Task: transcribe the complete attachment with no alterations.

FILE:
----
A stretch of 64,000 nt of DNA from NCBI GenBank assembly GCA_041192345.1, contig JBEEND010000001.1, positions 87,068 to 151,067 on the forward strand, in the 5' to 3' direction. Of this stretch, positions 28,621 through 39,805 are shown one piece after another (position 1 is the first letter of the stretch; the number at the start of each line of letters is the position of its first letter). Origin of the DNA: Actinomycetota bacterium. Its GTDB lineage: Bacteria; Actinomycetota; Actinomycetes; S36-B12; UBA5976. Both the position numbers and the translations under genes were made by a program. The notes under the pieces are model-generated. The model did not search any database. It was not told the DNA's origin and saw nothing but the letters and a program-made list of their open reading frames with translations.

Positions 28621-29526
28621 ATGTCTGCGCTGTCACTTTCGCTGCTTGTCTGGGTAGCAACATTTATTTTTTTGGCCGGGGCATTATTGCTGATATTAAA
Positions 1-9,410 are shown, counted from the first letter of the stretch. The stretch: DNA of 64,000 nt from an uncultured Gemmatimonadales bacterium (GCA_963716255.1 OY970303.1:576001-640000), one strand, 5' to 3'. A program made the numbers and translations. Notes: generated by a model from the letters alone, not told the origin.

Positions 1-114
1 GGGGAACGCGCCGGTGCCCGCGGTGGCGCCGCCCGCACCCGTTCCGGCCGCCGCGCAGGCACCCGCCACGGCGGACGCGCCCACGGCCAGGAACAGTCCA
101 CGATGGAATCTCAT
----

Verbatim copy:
A stretch of 64,000 nt of DNA from NCBI GenBank assembly GCA_041192345.1, contig JBEEND010000001.1, positions 87,068 to 151,067 on the forward strand, in the 5' to 3' direction. Of this stretch, positions 28,621 through 39,805 are shown one piece after another (position 1 is the first letter of the stretch; the number at the start of each line of letters is the position of its first letter). Origin of the DNA: Actinomycetota bacterium. Its GTDB lineage: Bacteria; Actinomycetota; Actinomycetes; S36-B12; UBA5976. Both the position numbers and the translations under genes were made by a program. The notes under the pieces are model-generated. The model did not search any database. It was not told the DNA's origin and saw nothing but the letters and a program-made list of their open reading frames with translations.

Positions 28621-29526
28621 ATGTCTGCGCTGTCACTTTCGCTGCTTGTCTGGGTAGCAACATTTATTTTTTTGGCCGGGGCATTATTGCTGATATTAAA
Positions 1-9,410 are shown, counted from the first letter of the stretch. The stretch: DNA of 64,000 nt from an uncultured Gemmatimonadales bacterium (GCA_963716255.1 OY970303.1:576001-640000), one strand, 5' to 3'. A program made the numbers and translations. Notes: generated by a model from the letters alone, not told the origin.

Positions 1-114
1 GGGGAACGCGCCGGTGCCCGCGGTGGCGCCGCCCGCACCCGTTCCGGCCGCCGCGCAGGCACCCGCCACGGCGGACGCGCCCACGGCCAGGAACAGTCCA
101 CGATGGAATCTCAT